At age 5 about half of the Young Lives children were enrolled in pre-school (many children attend the public ICDS pre-school programme or indeed private kindergarten) and about 45 per cent in formal school. While at younger ages the time spent by Indian boys and girls in pre-school/school is fairly similar, by age 15 boys are spending on average about 40 minutes in school more than girls. And between 12 and 15 years girls were more likely to have left school than boys). Even at age 15 years, the time young people report being in school (on average) takes up much more time than work. Typically school takes up between one and a half times (for girls) and two and a half times (for boys) the amount of time they report for work (adding care, chores, paid and unpaid work together).
That school is such a dominant part of children's time-use is a critical point. The twittersphere is buzzing away with discussions about the funding pledges to the Global Partnership for Education at the moment, and I see a telling hashtag #schoolingisntlearning that is making the point that enrolment doesn't necessarily equate to learning. But let's also turn the phrase on its head: schooling is about more than learning. School is also a place where children build friendships and develop a wider sense of themselves (their 'psychosocial well-being' if you really must). Children are spending many hours inside school gates - thats a lot of time to spend if schools are unpleasant, violent or indeed simply boring places. A theme to which we will return.
Note: Andhra Pradesh was formally split into 2 states - Andhra Pradesh and Telangana - in June 2014.
The Impact of Social Protection Schemes on Girls’ Roles and Responsibilities
The focus of this article is the effect on adolescent girls' roles and responsibilities of public works schemes or cash transfers, which are the main forms of social protection in developing countries. Increasing participation in social protection is intended to enhance the development of girls in participating households, but evidence on their school participation and workloads suggests that the reverse may be happening. The article probes what happens to girls' roles and responsibilities when households participate in social protection schemes in rural Ethiopia and Andhra Pradesh. It argues that effects are complex, and often context-specific; however, the assumption that "beneficiaries" benefit means that negative impacts are rarely acknowledged. The article combines a review of other papers addressing the effects of social protection on children's work with analysis of quantitative and qualitative data, recognising that this question cannot be answered with a methodology that considers girls' schooling or workloads in isolation.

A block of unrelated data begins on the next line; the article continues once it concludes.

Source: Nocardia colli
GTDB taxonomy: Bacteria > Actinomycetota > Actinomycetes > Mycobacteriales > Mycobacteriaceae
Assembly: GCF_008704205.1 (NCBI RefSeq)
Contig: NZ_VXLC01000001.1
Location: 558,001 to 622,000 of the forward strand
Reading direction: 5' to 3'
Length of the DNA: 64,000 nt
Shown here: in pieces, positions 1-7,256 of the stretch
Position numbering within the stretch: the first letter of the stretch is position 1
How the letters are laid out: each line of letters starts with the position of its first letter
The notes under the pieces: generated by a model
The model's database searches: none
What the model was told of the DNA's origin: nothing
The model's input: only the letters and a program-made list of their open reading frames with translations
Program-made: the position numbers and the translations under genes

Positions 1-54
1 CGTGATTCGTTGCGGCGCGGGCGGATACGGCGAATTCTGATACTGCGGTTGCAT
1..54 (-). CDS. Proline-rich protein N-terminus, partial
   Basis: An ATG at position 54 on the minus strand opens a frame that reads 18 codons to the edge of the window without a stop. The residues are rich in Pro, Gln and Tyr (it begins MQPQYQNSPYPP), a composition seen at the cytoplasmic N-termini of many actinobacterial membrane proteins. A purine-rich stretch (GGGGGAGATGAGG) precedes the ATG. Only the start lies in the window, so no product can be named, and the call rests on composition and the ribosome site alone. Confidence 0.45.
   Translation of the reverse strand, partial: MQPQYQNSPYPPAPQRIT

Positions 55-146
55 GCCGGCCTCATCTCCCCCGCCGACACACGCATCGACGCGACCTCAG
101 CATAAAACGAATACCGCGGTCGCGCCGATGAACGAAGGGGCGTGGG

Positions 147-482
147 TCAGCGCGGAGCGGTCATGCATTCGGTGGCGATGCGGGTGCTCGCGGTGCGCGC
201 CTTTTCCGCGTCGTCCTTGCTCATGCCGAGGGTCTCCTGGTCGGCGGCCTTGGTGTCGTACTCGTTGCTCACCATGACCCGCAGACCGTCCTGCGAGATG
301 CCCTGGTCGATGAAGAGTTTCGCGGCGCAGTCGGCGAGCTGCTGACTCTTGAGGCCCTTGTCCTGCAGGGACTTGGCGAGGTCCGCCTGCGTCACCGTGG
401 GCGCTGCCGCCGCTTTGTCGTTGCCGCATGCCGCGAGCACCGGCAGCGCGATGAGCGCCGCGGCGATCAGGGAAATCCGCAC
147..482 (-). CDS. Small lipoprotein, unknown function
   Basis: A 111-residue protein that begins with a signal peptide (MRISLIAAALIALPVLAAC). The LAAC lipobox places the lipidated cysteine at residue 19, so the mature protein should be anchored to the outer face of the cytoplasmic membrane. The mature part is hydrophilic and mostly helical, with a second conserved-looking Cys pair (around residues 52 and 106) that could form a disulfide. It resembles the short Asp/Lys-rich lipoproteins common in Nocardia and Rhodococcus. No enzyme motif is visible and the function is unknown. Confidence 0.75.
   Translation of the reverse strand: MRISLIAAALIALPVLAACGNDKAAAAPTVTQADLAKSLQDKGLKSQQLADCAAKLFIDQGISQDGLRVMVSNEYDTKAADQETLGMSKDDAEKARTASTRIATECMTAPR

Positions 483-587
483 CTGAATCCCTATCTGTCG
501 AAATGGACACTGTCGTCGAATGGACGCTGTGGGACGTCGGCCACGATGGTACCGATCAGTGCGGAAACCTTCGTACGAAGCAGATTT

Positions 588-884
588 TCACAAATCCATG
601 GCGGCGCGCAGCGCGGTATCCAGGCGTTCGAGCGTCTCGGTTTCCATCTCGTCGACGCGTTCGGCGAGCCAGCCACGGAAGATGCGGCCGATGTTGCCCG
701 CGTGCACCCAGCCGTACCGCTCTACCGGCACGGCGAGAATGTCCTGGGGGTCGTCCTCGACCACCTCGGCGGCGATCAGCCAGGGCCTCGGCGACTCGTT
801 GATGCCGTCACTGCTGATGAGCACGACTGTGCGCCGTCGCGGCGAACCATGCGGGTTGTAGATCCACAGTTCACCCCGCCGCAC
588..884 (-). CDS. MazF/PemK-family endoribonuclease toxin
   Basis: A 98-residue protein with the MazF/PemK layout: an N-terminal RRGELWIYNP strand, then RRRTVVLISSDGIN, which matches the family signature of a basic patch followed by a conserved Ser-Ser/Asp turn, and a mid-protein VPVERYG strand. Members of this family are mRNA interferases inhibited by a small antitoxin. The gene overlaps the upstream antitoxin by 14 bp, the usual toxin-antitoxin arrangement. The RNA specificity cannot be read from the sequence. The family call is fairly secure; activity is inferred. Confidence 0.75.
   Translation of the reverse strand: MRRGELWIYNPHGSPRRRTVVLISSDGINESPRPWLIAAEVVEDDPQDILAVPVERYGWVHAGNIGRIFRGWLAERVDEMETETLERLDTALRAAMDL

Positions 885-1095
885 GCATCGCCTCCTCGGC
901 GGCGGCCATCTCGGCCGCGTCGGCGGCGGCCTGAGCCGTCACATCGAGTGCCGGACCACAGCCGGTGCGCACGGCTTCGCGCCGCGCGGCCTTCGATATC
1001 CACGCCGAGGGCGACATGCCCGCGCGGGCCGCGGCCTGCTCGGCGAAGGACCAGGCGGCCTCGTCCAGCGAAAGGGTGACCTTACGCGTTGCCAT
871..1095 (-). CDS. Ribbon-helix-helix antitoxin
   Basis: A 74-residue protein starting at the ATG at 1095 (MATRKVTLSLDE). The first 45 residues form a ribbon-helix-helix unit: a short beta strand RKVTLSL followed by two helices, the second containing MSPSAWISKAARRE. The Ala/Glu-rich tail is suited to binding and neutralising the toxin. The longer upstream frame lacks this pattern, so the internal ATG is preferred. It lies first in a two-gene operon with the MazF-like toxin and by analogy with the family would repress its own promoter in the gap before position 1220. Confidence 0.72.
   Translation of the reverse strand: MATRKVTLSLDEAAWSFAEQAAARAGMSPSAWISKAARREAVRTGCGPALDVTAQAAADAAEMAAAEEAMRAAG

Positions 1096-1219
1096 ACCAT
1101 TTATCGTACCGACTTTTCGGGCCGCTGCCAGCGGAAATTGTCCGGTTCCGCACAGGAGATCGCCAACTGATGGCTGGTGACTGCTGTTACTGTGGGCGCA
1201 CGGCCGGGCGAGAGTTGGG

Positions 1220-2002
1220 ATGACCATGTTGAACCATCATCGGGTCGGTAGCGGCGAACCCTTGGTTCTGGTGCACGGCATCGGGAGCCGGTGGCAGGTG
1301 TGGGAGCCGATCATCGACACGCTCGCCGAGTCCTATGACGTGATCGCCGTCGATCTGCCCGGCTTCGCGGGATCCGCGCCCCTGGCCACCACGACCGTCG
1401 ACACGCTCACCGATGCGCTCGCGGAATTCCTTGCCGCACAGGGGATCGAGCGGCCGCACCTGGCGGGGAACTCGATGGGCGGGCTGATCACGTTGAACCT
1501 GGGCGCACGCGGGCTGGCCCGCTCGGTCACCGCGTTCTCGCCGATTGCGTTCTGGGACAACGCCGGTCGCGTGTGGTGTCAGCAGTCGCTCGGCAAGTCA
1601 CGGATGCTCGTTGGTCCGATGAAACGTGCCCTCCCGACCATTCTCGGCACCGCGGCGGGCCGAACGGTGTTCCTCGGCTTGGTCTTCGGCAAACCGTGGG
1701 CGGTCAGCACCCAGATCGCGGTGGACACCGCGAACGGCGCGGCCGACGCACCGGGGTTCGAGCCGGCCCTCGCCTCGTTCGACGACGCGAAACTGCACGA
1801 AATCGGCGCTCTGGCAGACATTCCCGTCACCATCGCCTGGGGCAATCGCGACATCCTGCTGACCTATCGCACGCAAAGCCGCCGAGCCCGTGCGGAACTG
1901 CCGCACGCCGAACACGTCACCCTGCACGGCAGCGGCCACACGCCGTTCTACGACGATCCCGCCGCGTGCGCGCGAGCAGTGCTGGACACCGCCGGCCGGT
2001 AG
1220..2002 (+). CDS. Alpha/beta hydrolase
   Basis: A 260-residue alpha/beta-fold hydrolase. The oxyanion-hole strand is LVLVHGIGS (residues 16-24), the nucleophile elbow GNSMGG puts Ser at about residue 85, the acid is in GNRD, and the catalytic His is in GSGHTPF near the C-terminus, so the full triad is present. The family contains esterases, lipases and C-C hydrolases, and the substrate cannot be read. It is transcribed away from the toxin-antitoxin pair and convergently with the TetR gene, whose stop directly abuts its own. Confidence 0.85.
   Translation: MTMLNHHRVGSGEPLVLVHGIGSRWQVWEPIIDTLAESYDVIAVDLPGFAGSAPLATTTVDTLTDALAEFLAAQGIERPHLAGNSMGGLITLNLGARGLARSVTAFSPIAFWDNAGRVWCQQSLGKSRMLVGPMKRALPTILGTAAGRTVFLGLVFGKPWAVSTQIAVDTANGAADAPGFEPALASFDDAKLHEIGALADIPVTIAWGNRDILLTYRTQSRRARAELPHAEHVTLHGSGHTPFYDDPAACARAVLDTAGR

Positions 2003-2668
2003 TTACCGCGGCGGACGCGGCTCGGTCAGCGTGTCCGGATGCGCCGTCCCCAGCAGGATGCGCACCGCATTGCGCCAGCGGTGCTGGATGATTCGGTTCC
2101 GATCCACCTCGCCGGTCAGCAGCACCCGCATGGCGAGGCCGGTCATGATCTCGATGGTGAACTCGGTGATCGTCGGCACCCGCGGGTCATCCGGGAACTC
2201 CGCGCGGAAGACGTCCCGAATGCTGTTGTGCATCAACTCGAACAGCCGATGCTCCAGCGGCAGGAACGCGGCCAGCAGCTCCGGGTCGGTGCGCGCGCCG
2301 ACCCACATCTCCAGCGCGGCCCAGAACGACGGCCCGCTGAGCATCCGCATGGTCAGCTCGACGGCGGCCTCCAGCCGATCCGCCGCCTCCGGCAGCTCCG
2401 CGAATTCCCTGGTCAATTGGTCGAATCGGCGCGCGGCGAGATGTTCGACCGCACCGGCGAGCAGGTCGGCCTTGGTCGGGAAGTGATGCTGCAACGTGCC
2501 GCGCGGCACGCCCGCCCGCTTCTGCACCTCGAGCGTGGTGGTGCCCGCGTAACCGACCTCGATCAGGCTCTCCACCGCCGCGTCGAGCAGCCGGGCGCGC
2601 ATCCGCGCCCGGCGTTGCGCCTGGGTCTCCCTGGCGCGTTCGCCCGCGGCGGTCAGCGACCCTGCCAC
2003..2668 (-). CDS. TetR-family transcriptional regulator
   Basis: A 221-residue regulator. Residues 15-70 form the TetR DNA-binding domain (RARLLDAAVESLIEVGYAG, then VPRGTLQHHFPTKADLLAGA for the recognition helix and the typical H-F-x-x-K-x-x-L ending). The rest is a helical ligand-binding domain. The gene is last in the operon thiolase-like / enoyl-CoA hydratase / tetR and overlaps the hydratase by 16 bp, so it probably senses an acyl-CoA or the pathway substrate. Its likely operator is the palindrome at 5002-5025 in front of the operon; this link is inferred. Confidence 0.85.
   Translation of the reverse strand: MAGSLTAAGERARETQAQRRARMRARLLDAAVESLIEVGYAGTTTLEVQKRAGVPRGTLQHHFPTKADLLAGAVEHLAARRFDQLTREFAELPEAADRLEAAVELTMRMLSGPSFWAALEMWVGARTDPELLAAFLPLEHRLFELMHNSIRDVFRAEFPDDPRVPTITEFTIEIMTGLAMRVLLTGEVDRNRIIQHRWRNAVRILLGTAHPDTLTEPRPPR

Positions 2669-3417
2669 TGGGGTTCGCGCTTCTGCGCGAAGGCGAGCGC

Available on the journal publisher's website.
Growing Up in Ethiopia and Andhra Pradesh: How Is Increasing Participation in Social Protection Schemes Affecting Girls’ Roles and Responsibilities?
The focus of this paper is the effect on adolescent girls' roles and responsibilities of public works schemes or cash transfers, which are the main forms of social protection in developing countries. Increasing participation in social protection is intended to enhance the development of girls in participating households, but evidence on their school participation and workloads suggests that the reverse may be happening. The paper probes what happens to girls? roles and responsibilities when households participate in social protection schemes in rural Ethiopia and Andhra Pradesh. It argues that effects are complex, and often context-specific, however, the assumption that "beneficiaries" benefit means that negative impacts are rarely acknowledged. Nonetheless, the most important question to ask is not "do schemes increase girls' work?" but "how do they change the nature of girls' work and its relation to other valued dimensions of their lives?" The paper combines review and analysis of quantitative and qualitative data, recognising that this question cannot be answered with a methodology that considers girls? schooling or workloads in isolation.
The Dynamics of Girls' Involvement in Agricultural Work in Andhra Pradesh, India
Child labour in India has long been the focus of research, policy concern and intervention. This paper presents an analysis of children's involvement in agricultural work, particularly cottonseed production, drawing on evidence gathered for Young Lives in 2007 and 2008. In parts of rural Andhra Pradesh, children have been working in cotton fields for two or three months of the year. Evidence showed marked gender and age differentiation. In the early stages of cotton production in the mid- 1990s, there was reportedly a cultural as well as an economic basis for children's work in cottonseed pollination, when it was believed that pre-pubescent girls were preferred, as they were considered 'pure'. This has shifted, and children appear to work in cotton pollination for economic reasons, as well as practical ideas that they are better suited to the work because of their physical height and dexterity. The paper focuses on accounts from two girls involved in such work. They highlighted the importance of work in their everyday lives and its consequences for their schooling. Their situation had changed markedly when the study teams visited the site one year later, and the paper explores some of the reasons for the changes.
Keywords: child work, child labour, India
The final published version of the article is available on the journal website.